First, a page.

That’s the raw unfiltered understanding of the last few days, it’s not anything ground breaking, but creating disciples is what we are called to do, building the church building is a place where we believers gather to worship on Sunday, not the place where we evangelize the unchurched.

Project 365 [Day 155] Time to Get Down to Business in Uganda

Project 365 [Day 155] Business Mission Trip to Uganda

Today we (Cornerstone Church) sent off two staff members (Brian and Jack in the red and green shirt center above) to Uganda for a short business trip. Right now as I write this they are high over the Atlantic on their way to Amsterdam then on to Africa. This has pretty much become an annual planning trip for our church to prepare the way for our mission teams who will travel to Uganda later this year. For the last several years we have sent 3-4 teams a year to Kampala, Uganda to work in and around Kampala, Gaba, and Buloba. Most recently we have partnered with a mission group out of Atlanta called Sixty Feet who are trying to work in a few remand homes in Uganda (see Uganda photos from a previous trip of mine).

This year, once again, we have 3-4 teams including the one above, who will head over to Uganda to partner with our brothers and sisters in sharing the love of Christ with others. Today this photo is my Project 365 image for Day 155 (full gallery here), can’t think of a better photo of the day today than this.

NASCAR Atlanta Motor Speedway Photos :: Throwback Thursday

Self Portrait of My First Nikon D100 DSLR Camera

I thought I would really mix it up for my Throwback Thursday post for today. I have had many aspirations as a photographer over the span of 20+ years worth of shooting, and since I pretty much loved all aspects of photography (see Flickr), I have pretty much shot everything. I have shot from stars and planets to flowers, aviation, sports (a ton of Auburn football), people, worship, and, yes, even NASCAR.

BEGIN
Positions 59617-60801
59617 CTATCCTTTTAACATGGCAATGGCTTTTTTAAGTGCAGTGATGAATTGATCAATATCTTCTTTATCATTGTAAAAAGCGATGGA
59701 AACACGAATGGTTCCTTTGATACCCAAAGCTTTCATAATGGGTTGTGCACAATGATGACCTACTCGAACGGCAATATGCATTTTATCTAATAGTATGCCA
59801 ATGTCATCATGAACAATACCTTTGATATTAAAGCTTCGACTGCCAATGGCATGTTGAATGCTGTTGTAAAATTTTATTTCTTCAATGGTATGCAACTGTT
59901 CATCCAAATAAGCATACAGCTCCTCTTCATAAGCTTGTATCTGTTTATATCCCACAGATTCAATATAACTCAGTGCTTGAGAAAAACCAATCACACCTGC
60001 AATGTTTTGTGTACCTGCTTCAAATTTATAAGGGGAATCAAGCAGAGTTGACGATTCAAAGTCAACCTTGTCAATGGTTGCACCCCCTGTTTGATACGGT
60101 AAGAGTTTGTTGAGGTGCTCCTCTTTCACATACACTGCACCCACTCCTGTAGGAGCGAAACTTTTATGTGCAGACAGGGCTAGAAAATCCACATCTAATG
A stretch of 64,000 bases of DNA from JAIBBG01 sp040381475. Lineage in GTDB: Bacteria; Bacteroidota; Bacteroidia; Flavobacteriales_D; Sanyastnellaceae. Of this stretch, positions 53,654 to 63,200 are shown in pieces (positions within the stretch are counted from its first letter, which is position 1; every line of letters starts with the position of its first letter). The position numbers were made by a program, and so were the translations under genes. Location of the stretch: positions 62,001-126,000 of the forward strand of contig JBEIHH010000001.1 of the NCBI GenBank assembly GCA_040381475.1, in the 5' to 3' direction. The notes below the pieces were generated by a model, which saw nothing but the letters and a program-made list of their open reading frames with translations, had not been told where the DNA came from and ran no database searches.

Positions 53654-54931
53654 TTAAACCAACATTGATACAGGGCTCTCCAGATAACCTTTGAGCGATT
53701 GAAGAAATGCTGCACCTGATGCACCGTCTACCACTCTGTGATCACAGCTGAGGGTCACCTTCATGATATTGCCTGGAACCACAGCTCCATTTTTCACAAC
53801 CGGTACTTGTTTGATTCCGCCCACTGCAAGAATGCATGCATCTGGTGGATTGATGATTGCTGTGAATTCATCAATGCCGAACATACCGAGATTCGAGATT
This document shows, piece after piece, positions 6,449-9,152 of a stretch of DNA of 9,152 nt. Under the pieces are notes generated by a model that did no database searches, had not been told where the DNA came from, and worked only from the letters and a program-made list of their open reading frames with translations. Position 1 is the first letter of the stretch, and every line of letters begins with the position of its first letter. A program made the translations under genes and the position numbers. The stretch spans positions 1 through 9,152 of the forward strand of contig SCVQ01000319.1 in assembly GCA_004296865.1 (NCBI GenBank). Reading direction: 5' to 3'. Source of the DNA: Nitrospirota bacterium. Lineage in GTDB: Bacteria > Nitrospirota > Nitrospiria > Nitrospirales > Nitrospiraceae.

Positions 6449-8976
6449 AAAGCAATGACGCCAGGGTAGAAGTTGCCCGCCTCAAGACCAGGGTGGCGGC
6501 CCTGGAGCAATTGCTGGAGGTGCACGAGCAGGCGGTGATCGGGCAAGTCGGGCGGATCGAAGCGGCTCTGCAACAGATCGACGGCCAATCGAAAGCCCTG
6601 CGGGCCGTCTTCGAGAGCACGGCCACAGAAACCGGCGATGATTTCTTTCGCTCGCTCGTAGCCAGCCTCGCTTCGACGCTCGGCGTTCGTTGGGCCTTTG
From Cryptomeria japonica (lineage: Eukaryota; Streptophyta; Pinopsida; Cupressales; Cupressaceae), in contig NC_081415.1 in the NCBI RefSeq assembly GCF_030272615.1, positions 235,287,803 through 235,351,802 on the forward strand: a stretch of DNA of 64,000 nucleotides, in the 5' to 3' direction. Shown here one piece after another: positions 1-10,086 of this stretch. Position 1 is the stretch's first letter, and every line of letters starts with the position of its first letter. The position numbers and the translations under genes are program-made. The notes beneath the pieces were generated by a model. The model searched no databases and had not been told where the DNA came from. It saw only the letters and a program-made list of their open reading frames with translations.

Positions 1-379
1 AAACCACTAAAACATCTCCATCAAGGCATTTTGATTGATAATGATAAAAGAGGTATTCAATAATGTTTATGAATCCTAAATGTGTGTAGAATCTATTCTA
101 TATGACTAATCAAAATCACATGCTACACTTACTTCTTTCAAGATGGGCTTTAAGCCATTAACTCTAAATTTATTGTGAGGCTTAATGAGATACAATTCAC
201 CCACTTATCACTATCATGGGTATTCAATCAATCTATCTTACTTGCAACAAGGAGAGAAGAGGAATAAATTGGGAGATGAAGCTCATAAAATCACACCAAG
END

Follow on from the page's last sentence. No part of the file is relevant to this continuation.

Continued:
These shots below were taken on my very first Nikon DSLR I ever purchased. I was so excited about getting this digital camera, the first affordable DSLR of its kind. After years of shooting film, I was ready to dive into digital photography. This set of images was one of the first things I ever shot with my digital Nikon, and it was the Saturday qualifying for the NASCAR Winston Cup Series race at the Atlanta Motor Speedway. These shots below were taken almost exactly 9 years ago, back when I still actually did have some hair as you can see from my self-portrait shortly after I bought my Nikon D100. It’s amazing how long ago that feels, like a lifetime ago, yet I can remember every detail of every single image I took that day.

We Arrived in Amsterdam or About Halfway to Uganda

Well, each trip is different, and this one was interesting. Taking off out of Atlanta on such a beautiful night, not a cloud in the sky, flying up the east coast in calm skies was just a relaxing few hours before heading out over the Atlantic and apparently non-stop weather. We came into Amsterdam in the roughest crosswinds and heavy rain, and it was calculated that 22.22% of us lost our lunch on the way down (they didn’t want to name names), and those who didn’t, wanted to, except perhaps Bart who seemed to be bother by nothing. Now we are sitting in Amsterdam at the gate watching a zero visibility ceiling, very heavy rain as it blows sideways across the tarmac. But, we are all in good spirits, ready to be above 25,000 feet where we can see the sun again.

You can prepare and prepare mentally for two 10-12 hour plane flights but I’m not really sure you are ever ready to sit on a plane that long. This is my 3rd visit to Amsterdam, so far, in the last 2-3 months and I’m getting a little tired of seeing the cloudy gray cold rain of this side of Europe, but that’s Europe. It’s not quite the bustling zoo that is Atlanta Hartsfield but they do have a Starbucks and an Airbus inside the airport (though I still haven’t had time to get over to see it yet).

This flight coming up is by far my more desirable flight out of the two. We fly the entire flight during the daylight hours, except for the last leg when we stop in Rwanda, and it’s over what seems like the most remote areas of the world (to me) that includes almost the entire length of Italy, the Mediterranean Sea, into Egypt, and over Sudan.